Mobile diversity: the security of mobility

Anna Collard

Remote, gig, hybrid – these ways of working have become normalized during the pandemic and are now defining how organisations interact with employees across multiple skillsets, locations and countries.

Anna Collard SVP Content Strategy & Evangelist at KnowBe4 AFRICA, believes people must be made more aware of the threats of the oncoming rollout of 5G – a technology that will be transformative for mobility, but also introduces some new security vulnerabilities.

“5G technology presents a massive opportunity for the mobile industry to enhance the network as well as its security and will significantly improve security over legacy networks which is very much needed considering that there are expected to be around 1.8 billion connections on 5G by 2025,” she explains.

“But we have to keep in mind that traditionally, operators used proprietary protocols for network management and hackers had to have specific understanding of these protocols to break them. Now, with 5G, they are moving towards a P-based protocol set, which is the same technology used on the internet.”

This protocol has its advantages – it is faster, it is better understood and it can be secured more effectively. It also has the disadvantage of more potential for attack because more cybercriminals understand this environment, the quicker it will take for them to exploit a vulnerability.

According to the GSMA report ‘The Mobile Economy 2022’, security is a key component of mobile accessibility and the widespread use of digital technologies.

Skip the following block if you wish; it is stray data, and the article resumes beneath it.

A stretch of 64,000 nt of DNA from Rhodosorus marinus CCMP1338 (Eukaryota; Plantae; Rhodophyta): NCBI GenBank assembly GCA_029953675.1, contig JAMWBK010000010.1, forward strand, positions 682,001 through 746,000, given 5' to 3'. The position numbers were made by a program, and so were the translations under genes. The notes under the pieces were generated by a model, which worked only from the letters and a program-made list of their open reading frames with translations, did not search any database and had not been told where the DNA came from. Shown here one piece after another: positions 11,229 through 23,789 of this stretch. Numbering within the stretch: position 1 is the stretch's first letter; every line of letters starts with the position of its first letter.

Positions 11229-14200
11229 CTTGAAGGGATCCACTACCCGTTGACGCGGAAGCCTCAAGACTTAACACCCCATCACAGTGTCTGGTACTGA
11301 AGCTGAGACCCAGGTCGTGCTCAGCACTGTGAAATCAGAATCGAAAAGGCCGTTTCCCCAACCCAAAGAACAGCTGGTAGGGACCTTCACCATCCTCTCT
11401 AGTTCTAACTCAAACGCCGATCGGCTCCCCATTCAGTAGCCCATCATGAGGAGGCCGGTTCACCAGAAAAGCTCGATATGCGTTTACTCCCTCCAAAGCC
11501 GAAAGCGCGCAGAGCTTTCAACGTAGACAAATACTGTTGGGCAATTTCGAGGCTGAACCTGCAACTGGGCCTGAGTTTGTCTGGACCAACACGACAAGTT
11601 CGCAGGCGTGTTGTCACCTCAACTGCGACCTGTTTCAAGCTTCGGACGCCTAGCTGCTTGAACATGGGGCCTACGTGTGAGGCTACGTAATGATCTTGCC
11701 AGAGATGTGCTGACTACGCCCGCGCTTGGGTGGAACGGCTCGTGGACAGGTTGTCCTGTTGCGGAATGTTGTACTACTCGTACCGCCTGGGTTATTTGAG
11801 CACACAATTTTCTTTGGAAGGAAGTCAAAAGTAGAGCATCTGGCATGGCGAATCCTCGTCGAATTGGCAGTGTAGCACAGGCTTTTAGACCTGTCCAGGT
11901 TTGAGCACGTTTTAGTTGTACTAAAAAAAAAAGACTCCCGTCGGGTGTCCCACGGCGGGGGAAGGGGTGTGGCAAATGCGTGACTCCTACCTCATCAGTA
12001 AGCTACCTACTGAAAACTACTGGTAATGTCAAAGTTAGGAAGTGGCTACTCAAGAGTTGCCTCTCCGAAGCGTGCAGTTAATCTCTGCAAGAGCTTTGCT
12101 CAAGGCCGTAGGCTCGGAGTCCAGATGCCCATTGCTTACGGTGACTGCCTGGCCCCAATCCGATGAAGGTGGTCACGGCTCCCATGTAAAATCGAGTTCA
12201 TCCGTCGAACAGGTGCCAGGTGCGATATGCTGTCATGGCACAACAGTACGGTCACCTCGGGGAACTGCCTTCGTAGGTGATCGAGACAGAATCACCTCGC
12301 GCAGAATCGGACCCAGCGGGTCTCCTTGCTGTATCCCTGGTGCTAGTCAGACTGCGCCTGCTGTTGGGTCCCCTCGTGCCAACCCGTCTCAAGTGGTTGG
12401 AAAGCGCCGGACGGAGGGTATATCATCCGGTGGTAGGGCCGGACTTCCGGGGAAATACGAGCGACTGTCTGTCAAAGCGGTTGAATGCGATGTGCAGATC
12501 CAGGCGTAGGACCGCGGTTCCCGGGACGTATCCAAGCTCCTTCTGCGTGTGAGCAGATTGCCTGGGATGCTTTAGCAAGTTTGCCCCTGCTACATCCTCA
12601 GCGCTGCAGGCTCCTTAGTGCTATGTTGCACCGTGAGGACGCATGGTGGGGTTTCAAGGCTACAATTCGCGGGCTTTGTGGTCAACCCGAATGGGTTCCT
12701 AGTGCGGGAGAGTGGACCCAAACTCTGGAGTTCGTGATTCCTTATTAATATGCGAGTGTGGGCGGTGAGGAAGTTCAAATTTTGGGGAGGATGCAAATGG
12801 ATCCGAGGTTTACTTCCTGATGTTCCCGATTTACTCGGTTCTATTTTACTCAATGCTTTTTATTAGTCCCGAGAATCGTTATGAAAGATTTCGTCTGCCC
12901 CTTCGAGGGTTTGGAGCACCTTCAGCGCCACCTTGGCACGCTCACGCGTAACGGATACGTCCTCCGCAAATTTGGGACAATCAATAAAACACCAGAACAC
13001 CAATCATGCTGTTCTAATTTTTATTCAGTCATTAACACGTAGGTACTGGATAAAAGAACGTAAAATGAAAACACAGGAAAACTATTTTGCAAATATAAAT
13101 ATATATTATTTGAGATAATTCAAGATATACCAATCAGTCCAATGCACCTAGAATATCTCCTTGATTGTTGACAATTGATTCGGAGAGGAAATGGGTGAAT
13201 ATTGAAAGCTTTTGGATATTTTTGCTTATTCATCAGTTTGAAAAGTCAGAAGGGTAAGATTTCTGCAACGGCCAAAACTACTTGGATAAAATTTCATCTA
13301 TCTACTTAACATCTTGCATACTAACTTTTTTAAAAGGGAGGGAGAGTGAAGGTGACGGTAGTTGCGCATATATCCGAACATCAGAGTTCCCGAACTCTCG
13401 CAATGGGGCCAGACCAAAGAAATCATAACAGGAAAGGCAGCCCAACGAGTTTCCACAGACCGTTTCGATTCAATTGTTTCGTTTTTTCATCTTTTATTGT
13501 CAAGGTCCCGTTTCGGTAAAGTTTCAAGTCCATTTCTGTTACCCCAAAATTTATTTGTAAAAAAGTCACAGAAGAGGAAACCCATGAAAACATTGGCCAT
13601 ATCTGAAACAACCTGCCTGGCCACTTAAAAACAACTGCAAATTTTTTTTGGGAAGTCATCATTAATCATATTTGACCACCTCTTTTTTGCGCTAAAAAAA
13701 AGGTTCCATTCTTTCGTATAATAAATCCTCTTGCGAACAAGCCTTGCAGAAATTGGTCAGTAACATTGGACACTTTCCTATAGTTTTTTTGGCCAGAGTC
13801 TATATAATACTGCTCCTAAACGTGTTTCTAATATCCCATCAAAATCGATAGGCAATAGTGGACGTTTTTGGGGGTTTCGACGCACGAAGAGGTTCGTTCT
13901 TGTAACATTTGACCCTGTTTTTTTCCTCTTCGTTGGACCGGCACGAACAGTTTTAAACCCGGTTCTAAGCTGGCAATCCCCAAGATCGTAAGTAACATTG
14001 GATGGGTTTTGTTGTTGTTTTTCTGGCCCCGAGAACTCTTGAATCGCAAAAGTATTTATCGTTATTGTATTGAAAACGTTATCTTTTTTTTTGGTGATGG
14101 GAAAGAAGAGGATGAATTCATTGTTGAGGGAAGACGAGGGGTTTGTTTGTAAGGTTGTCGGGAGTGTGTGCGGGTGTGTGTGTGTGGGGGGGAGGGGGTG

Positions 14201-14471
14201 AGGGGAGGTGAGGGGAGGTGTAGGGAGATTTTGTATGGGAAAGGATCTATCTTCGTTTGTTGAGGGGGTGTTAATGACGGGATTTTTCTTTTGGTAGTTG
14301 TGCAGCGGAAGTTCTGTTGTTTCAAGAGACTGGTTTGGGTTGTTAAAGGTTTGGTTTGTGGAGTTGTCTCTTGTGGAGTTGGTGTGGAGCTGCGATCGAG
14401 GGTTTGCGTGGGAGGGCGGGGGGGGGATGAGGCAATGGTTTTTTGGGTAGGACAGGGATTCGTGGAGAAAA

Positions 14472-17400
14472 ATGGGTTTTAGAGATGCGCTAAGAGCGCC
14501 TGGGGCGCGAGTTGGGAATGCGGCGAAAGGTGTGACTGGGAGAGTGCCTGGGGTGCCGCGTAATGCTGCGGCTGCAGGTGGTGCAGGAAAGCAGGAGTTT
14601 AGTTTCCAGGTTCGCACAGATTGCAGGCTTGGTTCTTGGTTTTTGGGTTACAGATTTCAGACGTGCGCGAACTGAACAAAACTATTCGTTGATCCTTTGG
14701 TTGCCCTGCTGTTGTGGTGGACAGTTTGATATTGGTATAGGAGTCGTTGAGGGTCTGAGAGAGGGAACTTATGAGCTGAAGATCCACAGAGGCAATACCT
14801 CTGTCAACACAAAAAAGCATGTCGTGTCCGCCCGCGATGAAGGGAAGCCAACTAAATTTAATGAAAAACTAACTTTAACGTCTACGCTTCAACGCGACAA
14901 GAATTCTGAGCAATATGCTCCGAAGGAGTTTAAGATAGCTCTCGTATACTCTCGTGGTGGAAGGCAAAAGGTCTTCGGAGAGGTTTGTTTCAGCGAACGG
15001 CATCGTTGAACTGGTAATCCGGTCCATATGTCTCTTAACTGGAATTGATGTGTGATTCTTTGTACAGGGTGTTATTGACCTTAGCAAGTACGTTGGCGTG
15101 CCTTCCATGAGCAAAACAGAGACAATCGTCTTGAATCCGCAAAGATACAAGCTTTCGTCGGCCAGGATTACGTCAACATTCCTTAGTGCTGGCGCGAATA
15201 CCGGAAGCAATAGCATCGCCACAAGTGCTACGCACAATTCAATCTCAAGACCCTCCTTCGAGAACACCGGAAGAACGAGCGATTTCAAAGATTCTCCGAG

“There is an increasing number of reports on the increased risks that come with 5G and the mobile workforce,” says Collard.

“These are matched by the increased number of cyber-attacks that are targeting mobile workers and the devices that they use. A recent example is the FluBot malware. This has caused mayhem on Android devices because it spreads easily and its attack vector – messages – are easily mistaken for the real thing.”

The FluBot mobile malware operates just like the flu. It infects the device using a blended attack of smishing using an SMS or WhatsApp message followed by a voicemail.

Users click on the link, download the malware and then their systems are not only compromised, but used as a platform from which to inundate their contacts with the virus. It is fast, and so convincing that even sophisticated users fall prey to it.

“While the FluBot virus was dedicated to attacking Android devices, this does not mean iPhones are excluded from risk,” says Collard.

“Every operating system on every platform is potentially vulnerable, which can result in attackers gaining privileges and access on your device. Some can mimic your banking website login so you end up handing over your credentials to hackers, not FNB..”

The challenge is the fact that working with small screens while on the go can result in people making mistakes they would not normally make on a PC or laptop.

Add to this the fact that the devices themselves may be connecting to unsecured public networks or that many people on the continent use second hand or old devices that may no longer support the latest security patches.

“Companies need to make sure that users understand why keeping your apps and Operating Systems updated is so important and that jailbreaking or rooting your devices breaks all of the security on them,” says Collard.

“They have to keep people up to date on the latest threats and how to identify them. It is the same training and education that should be entrenched within the business, but applied across every user, location, device and platform.”

While there is no way to predict how mobile threats will evolve or what the next threat will look like, it is possible to ensure that people understand the risks and how to protect against them.

Mobile working and attacks are not going to change any time soon, so behaviours, attitudes and approaches must.

African Press Organization